The cutting-edge yet under-theorized topic of vulnerability in American Studies will be at the core of discussions at the 47th annual conference of the Austrian Association for American Studies. The conference takes place from October 30-31, 2020, at the University of Graz. Scholars interested in participating in a conference workshop are invited to submit their proposals by July 10, 2020.
We are thrilled to invite you to join us for an exciting workshop and roundtable discussion on the cutting-edge yet under-theorized topic of vulnerability in American Studies. We understand ‘vulnerability’ as both a shared condition of oppression and as emerging resistance and solidarity. As a critical intervention in American Studies, we ask: which themes, theories, and disciplinary directions in American studies can productively engage with questions of vulnerability, and to what extent does current critical work against racism, misogyny, homophobia, transphobia, and ableism cohere around a shared sense of vulnerability? What are the prevalent idioms of vulnerability in American Studies, and how have they shaped critical practices in areas such as Affect Theory, Queer Theory, Transnational Feminism, Critical Race Theory, Trans Studies, among others? How can we theorize vulnerability within the context of the United States’ own history of internal and international colonization? How is vulnerability culturally produced and what are the ethics of mediating vulnerability?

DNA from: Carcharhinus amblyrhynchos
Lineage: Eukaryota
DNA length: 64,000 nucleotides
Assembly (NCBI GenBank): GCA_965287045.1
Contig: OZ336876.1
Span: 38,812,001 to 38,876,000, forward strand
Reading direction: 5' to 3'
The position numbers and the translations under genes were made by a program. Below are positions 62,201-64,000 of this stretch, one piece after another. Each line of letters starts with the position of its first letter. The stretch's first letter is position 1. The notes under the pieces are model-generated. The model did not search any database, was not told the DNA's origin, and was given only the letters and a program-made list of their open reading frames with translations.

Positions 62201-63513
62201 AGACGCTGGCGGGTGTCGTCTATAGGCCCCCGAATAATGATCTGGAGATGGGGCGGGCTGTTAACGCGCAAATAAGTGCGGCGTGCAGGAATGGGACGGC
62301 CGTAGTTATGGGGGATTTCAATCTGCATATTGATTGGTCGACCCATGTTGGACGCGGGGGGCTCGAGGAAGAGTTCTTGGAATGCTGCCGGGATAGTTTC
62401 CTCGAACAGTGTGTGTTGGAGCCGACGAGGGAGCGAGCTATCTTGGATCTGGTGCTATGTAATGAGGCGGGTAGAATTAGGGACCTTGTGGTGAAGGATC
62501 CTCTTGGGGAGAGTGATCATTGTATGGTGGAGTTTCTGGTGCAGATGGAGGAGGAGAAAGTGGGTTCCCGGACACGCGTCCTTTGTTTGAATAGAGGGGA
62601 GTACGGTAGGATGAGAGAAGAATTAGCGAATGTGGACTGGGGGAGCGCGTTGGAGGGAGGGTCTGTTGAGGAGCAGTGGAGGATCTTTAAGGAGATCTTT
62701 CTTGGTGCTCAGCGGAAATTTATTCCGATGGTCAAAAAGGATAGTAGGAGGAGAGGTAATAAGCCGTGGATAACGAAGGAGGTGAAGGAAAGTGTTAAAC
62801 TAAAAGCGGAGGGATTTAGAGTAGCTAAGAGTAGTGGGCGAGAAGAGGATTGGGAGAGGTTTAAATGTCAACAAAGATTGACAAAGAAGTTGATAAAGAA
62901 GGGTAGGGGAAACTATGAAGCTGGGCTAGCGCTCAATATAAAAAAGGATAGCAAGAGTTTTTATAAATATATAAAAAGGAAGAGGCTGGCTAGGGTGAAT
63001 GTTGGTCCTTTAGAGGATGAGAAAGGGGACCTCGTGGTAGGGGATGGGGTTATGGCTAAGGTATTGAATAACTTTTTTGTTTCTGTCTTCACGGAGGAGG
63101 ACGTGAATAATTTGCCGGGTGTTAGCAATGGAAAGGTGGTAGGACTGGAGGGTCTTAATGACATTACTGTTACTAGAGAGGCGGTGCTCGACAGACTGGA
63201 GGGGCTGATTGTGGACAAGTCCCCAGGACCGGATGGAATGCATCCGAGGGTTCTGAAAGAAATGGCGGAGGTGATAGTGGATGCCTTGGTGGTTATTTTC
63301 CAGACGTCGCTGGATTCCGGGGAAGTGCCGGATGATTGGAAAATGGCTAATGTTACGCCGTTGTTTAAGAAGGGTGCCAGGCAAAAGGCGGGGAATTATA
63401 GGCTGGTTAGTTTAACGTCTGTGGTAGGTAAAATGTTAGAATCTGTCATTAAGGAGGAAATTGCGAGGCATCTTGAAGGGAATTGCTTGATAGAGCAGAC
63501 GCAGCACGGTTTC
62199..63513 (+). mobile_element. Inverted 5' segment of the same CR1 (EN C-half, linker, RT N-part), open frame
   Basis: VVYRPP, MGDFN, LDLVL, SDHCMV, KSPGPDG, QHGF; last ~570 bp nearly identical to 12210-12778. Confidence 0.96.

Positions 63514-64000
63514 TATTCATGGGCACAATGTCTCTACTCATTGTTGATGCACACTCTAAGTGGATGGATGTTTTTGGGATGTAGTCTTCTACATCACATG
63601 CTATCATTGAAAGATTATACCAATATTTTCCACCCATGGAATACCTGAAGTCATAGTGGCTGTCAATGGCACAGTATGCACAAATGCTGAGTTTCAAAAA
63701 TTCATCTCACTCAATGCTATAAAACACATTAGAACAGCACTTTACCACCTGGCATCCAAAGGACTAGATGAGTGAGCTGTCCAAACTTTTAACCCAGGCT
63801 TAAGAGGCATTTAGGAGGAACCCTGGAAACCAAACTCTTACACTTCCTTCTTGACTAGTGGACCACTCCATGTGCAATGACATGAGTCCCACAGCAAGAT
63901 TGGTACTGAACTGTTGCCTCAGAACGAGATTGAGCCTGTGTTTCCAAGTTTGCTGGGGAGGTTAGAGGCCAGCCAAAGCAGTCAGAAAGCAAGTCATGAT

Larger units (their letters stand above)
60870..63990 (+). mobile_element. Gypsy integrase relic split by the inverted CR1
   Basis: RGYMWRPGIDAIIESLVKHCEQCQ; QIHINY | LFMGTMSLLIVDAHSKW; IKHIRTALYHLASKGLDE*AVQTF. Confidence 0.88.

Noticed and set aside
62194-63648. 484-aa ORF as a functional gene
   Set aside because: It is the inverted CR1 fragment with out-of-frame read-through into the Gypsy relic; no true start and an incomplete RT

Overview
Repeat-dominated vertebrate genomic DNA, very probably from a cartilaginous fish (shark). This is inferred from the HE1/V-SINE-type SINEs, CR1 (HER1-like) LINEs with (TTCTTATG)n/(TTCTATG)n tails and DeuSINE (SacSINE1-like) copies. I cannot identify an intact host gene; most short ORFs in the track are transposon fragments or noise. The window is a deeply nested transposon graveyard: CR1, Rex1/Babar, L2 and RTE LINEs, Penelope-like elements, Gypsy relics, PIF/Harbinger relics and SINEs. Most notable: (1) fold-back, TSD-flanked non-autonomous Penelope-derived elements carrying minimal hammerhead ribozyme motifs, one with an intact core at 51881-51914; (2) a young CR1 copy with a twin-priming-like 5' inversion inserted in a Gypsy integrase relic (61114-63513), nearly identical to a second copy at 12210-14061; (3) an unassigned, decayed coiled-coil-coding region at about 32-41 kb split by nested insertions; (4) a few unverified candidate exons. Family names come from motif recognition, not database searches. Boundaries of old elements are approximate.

We are adopting a workshop format in order to facilitate space for intensive discussions about the possibility of re-framing critical traditions in American Studies as vulnerability studies. To this end, we invite original position papers (including working bibliographies) which extend our proposed research questions (or others of similar intent) into the various critical traditions and current debates within American Studies. In order to assist us in coordinating a series of round-table discussions, please submit an extended abstract (of about 1000 words) and working bibliography which specify which notions of vulnerability you will draw on and how you situate your paper within American Studies. We especially invite submissions from early-career scholars.
Please send your extended abstracts and working bibliographies to firstname.lastname@example.org by July 10, 2020. Upon acceptance, we will ask for your permission to distribute your extended abstracts to your fellow panel members.
Rebecca Wanzo, Washington University St. Louis
At this point in time, many things that we take for granted when organizing international conferences are still unfathomable: international travel, lecture halls, receptions, etc. Certainly, we have had to abandon some of our initial plans for our conference. In keeping with the evolving public health and policy situation, we are currently devising a new conference format which will afford us the flexibility needed to accommodate last-minute changes spontaneously without compromising the conference or putting its participants in distress.